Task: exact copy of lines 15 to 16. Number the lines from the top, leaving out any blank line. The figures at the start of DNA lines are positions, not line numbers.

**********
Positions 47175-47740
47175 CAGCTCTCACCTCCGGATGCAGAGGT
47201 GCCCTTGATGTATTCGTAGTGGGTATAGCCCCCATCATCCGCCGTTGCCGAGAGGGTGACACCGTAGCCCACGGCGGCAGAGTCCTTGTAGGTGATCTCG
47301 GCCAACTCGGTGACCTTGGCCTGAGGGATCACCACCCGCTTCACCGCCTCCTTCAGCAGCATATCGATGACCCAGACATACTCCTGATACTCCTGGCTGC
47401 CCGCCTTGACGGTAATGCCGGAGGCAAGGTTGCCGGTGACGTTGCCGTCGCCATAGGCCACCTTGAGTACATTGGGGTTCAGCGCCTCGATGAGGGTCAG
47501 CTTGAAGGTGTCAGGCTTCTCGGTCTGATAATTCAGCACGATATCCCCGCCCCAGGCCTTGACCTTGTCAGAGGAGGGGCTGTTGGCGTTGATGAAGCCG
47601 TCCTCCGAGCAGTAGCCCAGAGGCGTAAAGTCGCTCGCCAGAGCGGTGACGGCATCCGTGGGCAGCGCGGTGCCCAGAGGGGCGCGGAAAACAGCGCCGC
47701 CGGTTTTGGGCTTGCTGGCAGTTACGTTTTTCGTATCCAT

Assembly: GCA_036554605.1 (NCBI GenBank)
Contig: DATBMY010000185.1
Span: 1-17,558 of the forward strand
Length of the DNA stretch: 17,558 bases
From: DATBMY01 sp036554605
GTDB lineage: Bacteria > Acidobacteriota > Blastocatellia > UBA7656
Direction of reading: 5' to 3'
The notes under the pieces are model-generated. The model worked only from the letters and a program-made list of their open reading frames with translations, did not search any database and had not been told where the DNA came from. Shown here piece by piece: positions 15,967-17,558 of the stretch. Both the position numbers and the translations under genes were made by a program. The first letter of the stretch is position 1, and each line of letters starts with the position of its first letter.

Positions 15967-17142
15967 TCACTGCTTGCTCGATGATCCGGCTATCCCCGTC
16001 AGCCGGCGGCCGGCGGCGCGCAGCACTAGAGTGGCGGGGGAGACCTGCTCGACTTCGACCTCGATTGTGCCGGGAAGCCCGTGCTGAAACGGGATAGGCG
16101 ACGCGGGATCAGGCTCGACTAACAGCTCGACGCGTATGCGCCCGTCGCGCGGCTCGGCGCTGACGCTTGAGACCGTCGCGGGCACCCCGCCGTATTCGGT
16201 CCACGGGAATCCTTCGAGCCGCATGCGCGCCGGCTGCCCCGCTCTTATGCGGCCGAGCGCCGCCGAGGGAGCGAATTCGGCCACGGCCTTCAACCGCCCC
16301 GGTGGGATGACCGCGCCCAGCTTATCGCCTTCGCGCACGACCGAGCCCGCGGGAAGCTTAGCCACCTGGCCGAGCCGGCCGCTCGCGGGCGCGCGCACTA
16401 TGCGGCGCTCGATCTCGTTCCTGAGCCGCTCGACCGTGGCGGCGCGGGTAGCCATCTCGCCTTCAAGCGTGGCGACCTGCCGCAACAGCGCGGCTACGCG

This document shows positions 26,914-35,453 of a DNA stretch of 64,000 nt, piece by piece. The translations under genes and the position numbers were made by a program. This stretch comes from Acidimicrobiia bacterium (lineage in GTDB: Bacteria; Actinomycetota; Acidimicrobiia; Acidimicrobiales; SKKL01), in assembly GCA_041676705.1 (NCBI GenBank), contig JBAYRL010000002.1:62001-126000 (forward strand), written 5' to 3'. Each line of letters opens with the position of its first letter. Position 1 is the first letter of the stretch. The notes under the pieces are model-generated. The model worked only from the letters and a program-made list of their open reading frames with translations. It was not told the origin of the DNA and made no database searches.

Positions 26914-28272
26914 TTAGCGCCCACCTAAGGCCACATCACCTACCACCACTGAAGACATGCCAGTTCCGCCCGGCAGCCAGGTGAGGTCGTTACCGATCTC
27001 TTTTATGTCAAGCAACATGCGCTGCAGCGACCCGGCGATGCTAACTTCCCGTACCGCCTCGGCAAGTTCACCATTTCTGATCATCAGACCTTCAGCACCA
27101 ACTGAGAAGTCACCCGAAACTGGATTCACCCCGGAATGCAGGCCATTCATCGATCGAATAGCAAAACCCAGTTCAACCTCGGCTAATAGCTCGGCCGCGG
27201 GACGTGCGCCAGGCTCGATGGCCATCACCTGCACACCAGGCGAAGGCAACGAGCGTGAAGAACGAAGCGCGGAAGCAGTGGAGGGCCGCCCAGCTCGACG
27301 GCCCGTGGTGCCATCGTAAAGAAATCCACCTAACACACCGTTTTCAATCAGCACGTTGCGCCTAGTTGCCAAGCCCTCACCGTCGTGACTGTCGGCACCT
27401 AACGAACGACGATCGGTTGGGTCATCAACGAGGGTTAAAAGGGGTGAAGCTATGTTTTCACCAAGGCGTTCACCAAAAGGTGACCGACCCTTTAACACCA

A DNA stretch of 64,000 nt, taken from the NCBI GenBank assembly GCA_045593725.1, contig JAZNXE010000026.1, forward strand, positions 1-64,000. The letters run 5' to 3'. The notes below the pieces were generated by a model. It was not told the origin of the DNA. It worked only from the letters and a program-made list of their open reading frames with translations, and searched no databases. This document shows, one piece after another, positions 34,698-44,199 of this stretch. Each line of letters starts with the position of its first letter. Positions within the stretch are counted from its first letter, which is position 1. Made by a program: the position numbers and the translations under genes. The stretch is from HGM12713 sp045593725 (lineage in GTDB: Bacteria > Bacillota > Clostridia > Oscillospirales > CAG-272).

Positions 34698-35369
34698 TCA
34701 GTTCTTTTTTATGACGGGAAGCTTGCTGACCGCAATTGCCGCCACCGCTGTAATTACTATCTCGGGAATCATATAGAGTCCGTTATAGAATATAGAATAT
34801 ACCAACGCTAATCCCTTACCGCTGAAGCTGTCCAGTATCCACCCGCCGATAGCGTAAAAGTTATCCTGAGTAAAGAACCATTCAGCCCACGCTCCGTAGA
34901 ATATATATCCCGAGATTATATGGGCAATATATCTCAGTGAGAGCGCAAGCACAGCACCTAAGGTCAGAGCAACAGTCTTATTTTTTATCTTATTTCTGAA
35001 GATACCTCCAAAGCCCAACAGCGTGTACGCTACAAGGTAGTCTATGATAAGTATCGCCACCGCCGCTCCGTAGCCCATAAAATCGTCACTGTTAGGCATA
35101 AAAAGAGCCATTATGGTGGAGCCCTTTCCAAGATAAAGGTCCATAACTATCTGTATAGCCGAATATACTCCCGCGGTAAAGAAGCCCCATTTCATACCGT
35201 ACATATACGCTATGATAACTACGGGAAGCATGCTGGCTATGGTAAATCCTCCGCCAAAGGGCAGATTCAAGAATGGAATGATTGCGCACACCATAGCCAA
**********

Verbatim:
Direction of reading: 5' to 3'
The notes under the pieces are model-generated. The model worked only from the letters and a program-made list of their open reading frames with translations, did not search any database and had not been told where the DNA came from. Shown here piece by piece: positions 15,967-17,558 of the stretch. Both the position numbers and the translations under genes were made by a program. The first letter of the stretch is position 1, and each line of letters starts with the position of its first letter.